Thursday, 2 July 2009

Gulls and a Godwit

After a couple of quiet days we decided to have a look at the Beach Pool but not really expecting much of a change.

The dunes and beach were still busy with holidaymakers and locals enjoying the evening sunshine.
The tide had receded two hundred yards or more and our bins picked up a small flock of Black-headed Gulls feeding alongside the Herring Gulls.
Swallows were hawking insects really low ..almost on the beach itself… their twisting and turning sets photographers a real problem one which I have not fully mastered.
A lonesome Crow and solitary Cormorant completed the shoreline tally which was as much as we really expected.

The Gorse Walk did not produce much….Goldfinch, Blackbird and the odd butterfly…. as was expected and will probably now remain quiet till the autumn months approach.

Arriving back at the Beach Pool I noticed the small amount of gulls in attendance ….usually all the post and perching spots are occupied and the ground alive with squabbling gulls. I suppose the pickings were abundant elsewhere. The gull tally was certainly the lowest since I have started the blog.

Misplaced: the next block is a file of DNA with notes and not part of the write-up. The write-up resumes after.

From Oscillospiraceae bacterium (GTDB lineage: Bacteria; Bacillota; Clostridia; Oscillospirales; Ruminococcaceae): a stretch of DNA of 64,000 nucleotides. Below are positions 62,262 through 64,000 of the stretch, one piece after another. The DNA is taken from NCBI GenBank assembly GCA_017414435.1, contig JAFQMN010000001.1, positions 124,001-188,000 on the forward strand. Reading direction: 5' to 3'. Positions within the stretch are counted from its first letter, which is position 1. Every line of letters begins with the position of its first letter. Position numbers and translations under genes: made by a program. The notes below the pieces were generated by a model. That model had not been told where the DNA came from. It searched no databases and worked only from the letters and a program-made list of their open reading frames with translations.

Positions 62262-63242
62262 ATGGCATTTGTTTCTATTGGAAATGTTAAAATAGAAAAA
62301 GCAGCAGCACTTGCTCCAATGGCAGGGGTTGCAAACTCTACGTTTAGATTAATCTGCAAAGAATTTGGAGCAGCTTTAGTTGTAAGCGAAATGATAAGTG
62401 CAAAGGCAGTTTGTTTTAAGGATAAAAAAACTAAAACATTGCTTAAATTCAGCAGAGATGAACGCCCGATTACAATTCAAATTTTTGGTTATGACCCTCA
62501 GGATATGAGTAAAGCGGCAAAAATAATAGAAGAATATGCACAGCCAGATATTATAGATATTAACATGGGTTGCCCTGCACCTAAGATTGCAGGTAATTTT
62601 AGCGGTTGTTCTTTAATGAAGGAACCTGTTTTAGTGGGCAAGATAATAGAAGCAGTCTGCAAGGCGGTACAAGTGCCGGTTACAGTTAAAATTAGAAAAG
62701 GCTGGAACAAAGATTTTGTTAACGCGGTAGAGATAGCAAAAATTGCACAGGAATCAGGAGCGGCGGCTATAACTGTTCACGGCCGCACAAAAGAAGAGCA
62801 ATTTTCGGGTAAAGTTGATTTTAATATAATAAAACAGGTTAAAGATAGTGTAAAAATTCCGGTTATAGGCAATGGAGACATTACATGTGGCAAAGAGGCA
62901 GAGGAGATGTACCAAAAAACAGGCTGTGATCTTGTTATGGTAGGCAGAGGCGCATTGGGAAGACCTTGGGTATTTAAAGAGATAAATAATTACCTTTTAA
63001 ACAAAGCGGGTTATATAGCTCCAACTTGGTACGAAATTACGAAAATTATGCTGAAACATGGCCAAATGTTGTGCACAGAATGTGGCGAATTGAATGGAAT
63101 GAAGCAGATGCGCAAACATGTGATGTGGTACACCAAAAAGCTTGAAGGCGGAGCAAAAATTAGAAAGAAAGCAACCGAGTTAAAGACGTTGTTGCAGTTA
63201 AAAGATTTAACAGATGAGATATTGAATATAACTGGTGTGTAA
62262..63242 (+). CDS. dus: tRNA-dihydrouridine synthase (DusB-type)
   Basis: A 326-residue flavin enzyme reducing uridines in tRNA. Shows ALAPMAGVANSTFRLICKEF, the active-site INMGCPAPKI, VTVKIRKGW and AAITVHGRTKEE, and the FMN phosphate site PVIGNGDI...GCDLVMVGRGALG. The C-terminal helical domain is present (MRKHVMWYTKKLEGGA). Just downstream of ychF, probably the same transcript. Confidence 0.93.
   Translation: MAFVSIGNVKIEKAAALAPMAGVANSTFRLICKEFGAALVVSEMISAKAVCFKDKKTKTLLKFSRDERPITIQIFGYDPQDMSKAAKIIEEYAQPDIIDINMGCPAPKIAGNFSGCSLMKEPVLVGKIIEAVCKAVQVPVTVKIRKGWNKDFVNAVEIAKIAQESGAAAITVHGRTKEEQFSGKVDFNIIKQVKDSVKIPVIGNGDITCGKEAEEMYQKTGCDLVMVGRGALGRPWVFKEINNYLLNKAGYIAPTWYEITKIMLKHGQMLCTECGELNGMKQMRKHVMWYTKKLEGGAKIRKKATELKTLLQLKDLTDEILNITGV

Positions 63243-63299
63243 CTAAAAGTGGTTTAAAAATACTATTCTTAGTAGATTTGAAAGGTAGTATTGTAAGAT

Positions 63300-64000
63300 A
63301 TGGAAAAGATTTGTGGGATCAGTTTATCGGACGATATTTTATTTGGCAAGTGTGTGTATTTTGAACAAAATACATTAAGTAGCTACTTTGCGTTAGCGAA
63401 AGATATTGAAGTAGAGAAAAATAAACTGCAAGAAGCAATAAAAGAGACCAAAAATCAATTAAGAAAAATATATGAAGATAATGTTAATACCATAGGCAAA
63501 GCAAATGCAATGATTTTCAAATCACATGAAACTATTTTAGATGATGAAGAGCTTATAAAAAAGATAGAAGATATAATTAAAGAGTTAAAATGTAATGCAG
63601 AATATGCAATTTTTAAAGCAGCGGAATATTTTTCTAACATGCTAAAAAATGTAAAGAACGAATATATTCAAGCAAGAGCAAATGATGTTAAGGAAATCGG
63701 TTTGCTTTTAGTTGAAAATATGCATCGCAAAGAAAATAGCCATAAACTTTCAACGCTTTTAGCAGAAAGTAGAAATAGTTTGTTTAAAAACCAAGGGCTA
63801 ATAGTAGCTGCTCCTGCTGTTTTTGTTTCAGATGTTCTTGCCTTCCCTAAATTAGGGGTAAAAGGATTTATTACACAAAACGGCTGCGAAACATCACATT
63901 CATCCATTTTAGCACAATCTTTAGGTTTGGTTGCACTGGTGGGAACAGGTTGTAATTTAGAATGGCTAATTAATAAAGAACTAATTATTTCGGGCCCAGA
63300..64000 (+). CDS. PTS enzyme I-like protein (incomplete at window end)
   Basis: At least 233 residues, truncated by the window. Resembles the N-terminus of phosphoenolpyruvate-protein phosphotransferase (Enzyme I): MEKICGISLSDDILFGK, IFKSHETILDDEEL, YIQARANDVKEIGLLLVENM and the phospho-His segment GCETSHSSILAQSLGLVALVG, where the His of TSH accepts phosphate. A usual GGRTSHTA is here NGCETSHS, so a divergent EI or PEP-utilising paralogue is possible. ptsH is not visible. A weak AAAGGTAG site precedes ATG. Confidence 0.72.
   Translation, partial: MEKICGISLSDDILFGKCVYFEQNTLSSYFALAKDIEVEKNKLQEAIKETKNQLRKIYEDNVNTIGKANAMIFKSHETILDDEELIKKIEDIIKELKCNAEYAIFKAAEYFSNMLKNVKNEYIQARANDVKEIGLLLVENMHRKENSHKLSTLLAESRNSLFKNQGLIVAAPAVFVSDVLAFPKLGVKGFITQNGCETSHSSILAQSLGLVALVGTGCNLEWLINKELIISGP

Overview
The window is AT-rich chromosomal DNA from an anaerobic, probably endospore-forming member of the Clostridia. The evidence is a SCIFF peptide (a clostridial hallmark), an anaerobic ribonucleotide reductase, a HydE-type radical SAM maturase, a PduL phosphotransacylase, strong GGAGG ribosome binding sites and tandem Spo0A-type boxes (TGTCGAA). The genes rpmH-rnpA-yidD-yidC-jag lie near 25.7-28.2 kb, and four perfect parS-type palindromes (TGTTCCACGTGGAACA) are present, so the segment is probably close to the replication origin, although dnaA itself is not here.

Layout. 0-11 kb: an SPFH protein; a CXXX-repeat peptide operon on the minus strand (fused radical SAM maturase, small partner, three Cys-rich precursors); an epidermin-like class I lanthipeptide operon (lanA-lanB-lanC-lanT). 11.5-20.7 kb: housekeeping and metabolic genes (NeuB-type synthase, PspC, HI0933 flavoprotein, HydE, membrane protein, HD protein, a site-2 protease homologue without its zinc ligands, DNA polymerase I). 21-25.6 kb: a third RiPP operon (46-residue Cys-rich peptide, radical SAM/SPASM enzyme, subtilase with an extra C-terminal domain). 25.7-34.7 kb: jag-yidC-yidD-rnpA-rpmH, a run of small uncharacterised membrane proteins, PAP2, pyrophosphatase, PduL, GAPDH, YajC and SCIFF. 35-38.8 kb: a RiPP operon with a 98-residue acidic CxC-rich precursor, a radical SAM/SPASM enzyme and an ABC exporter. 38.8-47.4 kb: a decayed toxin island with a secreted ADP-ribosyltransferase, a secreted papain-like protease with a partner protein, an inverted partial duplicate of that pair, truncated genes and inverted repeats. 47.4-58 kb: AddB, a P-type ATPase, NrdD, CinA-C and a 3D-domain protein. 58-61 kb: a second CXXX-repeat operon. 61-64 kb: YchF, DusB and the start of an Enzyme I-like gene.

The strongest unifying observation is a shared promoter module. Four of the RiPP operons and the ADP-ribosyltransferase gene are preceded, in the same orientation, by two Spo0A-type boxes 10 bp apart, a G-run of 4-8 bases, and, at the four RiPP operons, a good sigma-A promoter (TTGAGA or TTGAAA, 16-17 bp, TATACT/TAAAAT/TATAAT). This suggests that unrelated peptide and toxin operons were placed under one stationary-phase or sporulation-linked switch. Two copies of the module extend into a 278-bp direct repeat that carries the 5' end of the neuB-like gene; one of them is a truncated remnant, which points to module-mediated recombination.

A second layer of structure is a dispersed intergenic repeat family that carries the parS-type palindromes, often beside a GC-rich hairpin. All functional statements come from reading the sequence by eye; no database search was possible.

Identifying of gulls can prove a real nightmare and requires a lot of skill and observation before it becomes second nature. I have not got up to that standard yet but I shall continue to persevere with the odd I.D howler expected.
Swans, Geese, Mallards and the often elusive Coot were all close to the edge and hustling for the visitors bread but the Warblers in the reed bed remained silent and did not show.

It was while scanning the far reed bed where a Heron was standing motionless that Angie noticed the lone newcomer, which we later identified as a Black-tailed Godwit..
The Godwit was a first for the Baywatch patch list and the fifty-eighth overall.
Later on in the year the list should be increased by the arrival of wintering waders and wildfowl plus the Bay has become a noted hotspot for the Loons and Grebes that seek the calmer waters offshore

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